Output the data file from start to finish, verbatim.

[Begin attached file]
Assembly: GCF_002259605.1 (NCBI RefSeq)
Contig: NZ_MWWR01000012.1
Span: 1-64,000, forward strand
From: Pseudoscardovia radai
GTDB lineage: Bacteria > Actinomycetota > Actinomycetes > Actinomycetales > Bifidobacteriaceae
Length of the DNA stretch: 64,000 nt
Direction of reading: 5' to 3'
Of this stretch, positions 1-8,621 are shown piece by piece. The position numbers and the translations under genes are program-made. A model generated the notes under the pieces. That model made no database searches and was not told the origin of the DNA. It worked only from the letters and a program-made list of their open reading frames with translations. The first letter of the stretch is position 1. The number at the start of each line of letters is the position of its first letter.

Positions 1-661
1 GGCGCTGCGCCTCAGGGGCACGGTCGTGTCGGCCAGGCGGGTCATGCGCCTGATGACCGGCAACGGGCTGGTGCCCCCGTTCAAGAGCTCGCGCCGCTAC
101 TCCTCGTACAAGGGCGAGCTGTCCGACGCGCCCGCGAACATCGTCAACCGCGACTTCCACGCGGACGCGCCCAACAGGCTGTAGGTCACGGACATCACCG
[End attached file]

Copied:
Assembly: GCF_002259605.1 (NCBI RefSeq)
Contig: NZ_MWWR01000012.1
Span: 1-64,000, forward strand
From: Pseudoscardovia radai
GTDB lineage: Bacteria > Actinomycetota > Actinomycetes > Actinomycetales > Bifidobacteriaceae
Length of the DNA stretch: 64,000 nt
Direction of reading: 5' to 3'
Of this stretch, positions 1-8,621 are shown piece by piece. The position numbers and the translations under genes are program-made. A model generated the notes under the pieces. That model made no database searches and was not told the origin of the DNA. It worked only from the letters and a program-made list of their open reading frames with translations. The first letter of the stretch is position 1. The number at the start of each line of letters is the position of its first letter.

Positions 1-661
1 GGCGCTGCGCCTCAGGGGCACGGTCGTGTCGGCCAGGCGGGTCATGCGCCTGATGACCGGCAACGGGCTGGTGCCCCCGTTCAAGAGCTCGCGCCGCTAC
101 TCCTCGTACAAGGGCGAGCTGTCCGACGCGCCCGCGAACATCGTCAACCGCGACTTCCACGCGGACGCGCCCAACAGGCTGTAGGTCACGGACATCACCG